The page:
Lane filtering in my opinion is the safer option, opposed to lane splitting. Lane filtering allows riders to ‘filter’ their way to the front of the line, at red lights, intersections or any instance where cars are stopped and are lining up. This is beneficial to both riders and drivers, alike. Lane filtering allows for traffic to have breathing room and flow faster. It works like this: the motorcycle rider filters between the stopped cars and makes their way to the top of the traffic, while the cars behind can take their place and move up more lanes. Thus, the flow of traffic is sped up, just slightly—which is better than nothing. 

Lane splitting follows this same concept and applies it to moving cars. The reason I am not too fond of this idea is because sometimes riders and drivers can make unnecessary mistakes that can make splitting extremely difficult to execute and just flat out stay safe. Lane splitting takes place when both cars and motorcycles are moving and sometimes at high speeds. Motorcyclists maneuver between moving cars, to get to where they want, faster. This can help the flow of traffic but it’s just too dangerous. There are many variables that can go wrong and at high speeds, splitting can be fatal. Cars can merge into different lanes, can open their doors when riding at city streets and can even get angry with motorcyclists if they’re unaware of the concept. 

Check your state laws to see if lane filtering/lane splitting is legal, where you live. Ultimately it is your choice and responsibility to ride your motorcycle the way you’d like. Just make sure you keep yourself safe by riding with purpose and principle. 

Lane Positioning 

Last but not least, is lane positioning. This is one of the skills you learn in rider school, and it may seem like common sense. However many riders may still be unaware of the benefits to proper lane positioning. As I said before, making yourself seen on the road is one of the most important things you can do to keep yourself safe on the road. Positioning yourself in certain ways within your lane can help you accomplish this, very efficiently.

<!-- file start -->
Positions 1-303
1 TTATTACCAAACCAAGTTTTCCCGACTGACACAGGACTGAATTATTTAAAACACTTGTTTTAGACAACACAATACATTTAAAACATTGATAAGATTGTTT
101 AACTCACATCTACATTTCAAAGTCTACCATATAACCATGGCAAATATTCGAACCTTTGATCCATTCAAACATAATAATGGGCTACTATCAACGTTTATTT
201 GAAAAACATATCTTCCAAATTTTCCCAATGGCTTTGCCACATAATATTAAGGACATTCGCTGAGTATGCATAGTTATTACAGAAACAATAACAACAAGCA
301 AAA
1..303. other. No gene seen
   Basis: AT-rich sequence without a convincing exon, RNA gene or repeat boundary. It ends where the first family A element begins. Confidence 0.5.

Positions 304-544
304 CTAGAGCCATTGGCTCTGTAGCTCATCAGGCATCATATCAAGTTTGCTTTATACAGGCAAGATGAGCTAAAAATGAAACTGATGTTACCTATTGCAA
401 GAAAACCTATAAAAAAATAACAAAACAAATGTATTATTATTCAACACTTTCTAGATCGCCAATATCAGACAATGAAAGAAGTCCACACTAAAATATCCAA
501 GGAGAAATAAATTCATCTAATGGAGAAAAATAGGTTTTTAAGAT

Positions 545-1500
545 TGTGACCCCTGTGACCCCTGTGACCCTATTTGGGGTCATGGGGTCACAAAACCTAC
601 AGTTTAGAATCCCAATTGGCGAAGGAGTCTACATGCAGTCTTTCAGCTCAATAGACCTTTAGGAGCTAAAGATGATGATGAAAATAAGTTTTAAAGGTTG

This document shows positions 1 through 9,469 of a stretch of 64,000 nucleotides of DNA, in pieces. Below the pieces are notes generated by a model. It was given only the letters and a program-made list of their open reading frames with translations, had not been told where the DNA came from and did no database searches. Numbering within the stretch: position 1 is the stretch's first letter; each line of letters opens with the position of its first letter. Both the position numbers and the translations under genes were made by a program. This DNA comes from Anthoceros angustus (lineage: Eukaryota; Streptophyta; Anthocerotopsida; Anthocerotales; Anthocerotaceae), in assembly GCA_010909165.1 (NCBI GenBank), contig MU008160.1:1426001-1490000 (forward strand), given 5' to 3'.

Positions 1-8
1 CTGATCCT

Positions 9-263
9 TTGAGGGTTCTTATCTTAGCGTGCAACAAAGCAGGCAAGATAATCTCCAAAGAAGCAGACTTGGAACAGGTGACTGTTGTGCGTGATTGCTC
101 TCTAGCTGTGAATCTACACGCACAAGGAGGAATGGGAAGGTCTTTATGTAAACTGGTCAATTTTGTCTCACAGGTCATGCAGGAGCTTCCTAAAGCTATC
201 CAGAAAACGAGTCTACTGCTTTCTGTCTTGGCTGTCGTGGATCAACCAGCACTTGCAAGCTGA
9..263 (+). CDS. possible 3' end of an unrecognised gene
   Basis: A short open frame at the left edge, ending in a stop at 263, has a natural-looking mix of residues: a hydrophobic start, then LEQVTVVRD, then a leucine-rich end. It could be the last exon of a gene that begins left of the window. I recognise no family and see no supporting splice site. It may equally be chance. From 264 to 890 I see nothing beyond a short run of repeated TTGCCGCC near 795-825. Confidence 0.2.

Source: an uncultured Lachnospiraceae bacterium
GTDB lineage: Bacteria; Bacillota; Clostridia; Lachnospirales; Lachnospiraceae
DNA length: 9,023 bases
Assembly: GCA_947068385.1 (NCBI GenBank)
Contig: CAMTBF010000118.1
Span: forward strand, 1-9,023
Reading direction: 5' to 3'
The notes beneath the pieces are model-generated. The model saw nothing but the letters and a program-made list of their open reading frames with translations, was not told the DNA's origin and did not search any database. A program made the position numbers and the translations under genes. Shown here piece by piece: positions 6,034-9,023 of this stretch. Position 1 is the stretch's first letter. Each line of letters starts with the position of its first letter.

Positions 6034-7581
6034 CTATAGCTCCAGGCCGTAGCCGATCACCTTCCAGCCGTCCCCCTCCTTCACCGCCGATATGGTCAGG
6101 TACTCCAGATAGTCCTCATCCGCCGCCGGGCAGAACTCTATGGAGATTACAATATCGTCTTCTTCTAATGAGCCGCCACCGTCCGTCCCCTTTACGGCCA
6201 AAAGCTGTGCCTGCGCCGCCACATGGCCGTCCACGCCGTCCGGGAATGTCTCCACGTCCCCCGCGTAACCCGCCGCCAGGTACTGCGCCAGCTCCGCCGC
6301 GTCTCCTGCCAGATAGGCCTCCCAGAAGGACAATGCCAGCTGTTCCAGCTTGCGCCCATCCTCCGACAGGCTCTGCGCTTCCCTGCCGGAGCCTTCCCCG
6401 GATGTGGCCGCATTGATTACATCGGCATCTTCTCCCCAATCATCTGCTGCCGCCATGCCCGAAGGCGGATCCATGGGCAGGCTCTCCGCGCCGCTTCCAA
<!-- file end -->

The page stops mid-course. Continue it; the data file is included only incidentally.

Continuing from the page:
Some different circumstances require different lane positions. Usually riders should stick to either the left or right lane position. This is due in part to oils on the road surface typically being in the middle position, which can cause tire traction failure. 

Depending on if you’re driving on city streets, highways or back roads, this lane position suggestion may change. If you’re on a two-way for example, it might be best to stick in the right position, unless you’re entering a blind curve. Then, position yourself to where you can have the most range of sight, as well as the safest distance from drivers (In this case you should implement timing). 

Sometimes at intersections, you may want to be in the middle position. This is okay, so long as you make yourself visible to other cars. In the end, it’s all about making sure you can see, be seen and can keep away from road obstacles. Here's a guide to dangerous scenarios for motorcycle riding that explains in detail certain circumstances where lane positioning will help you stay safe.

Conclusion

Riding a motorcycle on the highway can be a dangerous proposition, but with a few simple tips, you can make sure that you stay safe. By following the advice in this article, you can make sure that you have a safe and enjoyable ride.